Jim Paulsen, chief investment strategist for the Leuthold Group, told the Financial Times the situation was “scary” and hard to ignore. “A lot of investors have been worried for a while that the bond market knows something that stocks don’t,” he said. “Stocks have been foolishly rising, while bonds have been suggesting a more sinister outcome.”

There are estimates that the Chinese economy will suffer at least a two percent fall in growth in the first quarter—some put the downturn even higher—as large sections of the economy either remain in lockdown or are unable to resume production at previous levels because of worker shortages and constrictions on transport within the country.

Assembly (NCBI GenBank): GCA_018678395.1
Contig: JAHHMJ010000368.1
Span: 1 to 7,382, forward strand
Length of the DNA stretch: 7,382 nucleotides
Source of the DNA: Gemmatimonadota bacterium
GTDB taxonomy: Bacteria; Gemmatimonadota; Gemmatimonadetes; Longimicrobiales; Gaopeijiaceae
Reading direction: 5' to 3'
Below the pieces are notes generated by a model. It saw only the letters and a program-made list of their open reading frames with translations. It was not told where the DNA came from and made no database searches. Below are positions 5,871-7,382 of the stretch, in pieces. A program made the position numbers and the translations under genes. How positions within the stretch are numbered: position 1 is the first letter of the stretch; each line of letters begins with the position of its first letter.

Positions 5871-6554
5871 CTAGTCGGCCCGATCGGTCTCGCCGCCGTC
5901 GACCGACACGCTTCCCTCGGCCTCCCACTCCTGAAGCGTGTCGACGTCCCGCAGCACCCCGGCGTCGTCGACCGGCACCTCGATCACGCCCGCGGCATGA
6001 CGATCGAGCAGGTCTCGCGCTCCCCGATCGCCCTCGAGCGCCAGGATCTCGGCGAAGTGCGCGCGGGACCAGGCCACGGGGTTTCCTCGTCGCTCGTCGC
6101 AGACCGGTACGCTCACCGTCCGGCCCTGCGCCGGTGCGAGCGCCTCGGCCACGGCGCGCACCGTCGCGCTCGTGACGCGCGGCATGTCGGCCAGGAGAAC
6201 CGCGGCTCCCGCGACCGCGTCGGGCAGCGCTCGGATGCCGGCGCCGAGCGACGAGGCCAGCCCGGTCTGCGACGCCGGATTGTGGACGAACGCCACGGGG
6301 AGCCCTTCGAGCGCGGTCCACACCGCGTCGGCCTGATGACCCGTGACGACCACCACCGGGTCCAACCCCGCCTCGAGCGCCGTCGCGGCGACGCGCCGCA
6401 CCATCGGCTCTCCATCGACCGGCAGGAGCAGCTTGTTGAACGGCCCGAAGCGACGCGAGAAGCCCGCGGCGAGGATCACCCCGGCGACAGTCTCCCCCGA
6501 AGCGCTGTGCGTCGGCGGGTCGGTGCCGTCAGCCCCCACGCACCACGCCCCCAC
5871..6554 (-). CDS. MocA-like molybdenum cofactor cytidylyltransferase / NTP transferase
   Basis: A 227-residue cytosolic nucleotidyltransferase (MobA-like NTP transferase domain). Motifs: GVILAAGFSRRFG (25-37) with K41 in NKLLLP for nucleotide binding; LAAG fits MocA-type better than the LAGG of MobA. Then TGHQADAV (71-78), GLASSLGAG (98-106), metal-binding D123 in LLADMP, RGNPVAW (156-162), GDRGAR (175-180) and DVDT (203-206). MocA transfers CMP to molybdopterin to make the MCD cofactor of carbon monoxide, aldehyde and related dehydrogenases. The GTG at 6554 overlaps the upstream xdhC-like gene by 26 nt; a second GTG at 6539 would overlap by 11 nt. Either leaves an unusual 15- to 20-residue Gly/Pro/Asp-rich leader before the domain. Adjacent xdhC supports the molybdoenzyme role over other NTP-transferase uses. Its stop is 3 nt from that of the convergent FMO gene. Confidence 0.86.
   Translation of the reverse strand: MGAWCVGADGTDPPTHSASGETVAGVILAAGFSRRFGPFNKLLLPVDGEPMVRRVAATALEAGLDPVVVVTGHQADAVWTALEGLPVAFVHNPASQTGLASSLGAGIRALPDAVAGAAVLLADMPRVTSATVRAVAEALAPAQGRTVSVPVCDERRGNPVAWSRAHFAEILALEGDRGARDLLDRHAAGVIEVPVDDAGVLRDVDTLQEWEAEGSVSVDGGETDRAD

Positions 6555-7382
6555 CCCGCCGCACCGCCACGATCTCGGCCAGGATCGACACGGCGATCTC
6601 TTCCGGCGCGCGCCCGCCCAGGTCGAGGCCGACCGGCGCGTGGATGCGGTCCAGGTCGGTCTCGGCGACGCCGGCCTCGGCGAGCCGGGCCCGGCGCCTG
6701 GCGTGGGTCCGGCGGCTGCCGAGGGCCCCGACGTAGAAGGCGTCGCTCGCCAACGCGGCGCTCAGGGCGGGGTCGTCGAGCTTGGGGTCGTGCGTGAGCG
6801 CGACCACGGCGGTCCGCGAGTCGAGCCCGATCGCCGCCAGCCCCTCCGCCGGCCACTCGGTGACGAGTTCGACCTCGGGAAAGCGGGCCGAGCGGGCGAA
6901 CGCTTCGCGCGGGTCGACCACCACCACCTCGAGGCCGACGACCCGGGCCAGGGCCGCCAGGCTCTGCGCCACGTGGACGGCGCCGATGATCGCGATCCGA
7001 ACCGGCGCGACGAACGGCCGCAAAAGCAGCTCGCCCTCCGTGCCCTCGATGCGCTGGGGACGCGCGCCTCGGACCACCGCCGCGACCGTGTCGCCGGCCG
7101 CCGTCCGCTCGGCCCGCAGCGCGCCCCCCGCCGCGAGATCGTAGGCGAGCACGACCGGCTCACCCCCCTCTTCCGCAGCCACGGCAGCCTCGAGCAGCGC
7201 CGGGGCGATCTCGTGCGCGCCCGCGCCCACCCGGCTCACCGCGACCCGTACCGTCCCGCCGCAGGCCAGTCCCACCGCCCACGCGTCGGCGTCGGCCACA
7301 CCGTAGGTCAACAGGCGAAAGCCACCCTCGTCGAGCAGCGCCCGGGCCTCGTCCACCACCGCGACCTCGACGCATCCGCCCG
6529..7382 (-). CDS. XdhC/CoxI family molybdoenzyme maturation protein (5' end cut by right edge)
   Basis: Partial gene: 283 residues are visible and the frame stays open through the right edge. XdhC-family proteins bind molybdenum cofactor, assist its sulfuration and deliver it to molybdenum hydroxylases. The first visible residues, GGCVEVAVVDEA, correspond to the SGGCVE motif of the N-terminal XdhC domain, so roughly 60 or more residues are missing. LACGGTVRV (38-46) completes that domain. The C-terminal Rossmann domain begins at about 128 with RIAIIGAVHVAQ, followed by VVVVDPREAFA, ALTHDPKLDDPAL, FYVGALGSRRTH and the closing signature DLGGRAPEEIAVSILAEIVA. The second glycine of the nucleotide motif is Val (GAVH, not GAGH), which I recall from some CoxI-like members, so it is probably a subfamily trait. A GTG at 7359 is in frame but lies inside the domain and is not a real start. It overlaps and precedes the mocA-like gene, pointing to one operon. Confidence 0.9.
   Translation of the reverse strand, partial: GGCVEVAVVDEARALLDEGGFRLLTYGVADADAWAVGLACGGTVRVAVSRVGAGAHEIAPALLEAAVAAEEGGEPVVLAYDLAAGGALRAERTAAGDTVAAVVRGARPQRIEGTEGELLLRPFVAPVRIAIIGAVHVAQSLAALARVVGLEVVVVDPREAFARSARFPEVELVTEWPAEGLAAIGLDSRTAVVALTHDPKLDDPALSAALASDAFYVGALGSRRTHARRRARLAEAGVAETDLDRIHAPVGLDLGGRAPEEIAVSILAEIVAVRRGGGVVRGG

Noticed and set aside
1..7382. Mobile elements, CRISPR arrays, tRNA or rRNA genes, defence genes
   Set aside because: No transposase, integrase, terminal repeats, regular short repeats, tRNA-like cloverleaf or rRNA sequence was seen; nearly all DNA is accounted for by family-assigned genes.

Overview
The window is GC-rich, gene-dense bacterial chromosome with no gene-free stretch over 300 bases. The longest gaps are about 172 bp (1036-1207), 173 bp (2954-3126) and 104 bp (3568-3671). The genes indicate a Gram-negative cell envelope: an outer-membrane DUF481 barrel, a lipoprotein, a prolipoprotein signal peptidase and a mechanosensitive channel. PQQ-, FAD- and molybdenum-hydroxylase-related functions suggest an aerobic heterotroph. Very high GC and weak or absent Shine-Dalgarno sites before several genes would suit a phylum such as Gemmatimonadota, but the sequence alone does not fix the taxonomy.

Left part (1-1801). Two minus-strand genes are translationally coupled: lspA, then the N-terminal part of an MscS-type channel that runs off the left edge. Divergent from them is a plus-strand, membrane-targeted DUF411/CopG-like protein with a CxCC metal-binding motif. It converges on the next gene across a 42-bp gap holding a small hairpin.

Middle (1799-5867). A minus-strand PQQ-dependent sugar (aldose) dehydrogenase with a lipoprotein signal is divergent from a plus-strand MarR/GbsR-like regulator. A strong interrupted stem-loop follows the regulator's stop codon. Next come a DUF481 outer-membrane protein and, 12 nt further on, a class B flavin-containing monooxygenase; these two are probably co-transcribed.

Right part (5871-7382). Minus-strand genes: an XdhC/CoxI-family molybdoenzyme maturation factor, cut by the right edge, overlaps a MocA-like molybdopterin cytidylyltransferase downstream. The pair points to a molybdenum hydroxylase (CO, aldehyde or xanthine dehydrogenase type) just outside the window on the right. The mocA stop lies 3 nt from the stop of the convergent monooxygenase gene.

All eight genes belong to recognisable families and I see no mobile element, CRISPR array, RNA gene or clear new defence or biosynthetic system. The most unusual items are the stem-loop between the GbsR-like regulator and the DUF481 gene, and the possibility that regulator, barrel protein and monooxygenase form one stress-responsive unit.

If the China contraction continues, Oxford Economics has estimated that the world economy will record a reduction in global output of around $1.1 trillion. But the impact could be even greater as the virus spreads.

The International Monetary Fund is struggling to provide an estimate of the effect on the global economy, saying only that it will downgrade its forecast for growth.

In an address at the weekend to the meeting of G20 finance ministers held in Riyadh, Saudi Arabia, IMF Managing Director Kristalina Georgieva said that under the current baseline scenario, China’s economy would return to normal in the second quarter and “as a result the impact on the world economy would be relatively minor and short-lived.”

It is the measure of the speed with which the economic effects of the spread of the coronavirus are making themselves felt that in a matter of just four days those remarks appear to be outdated.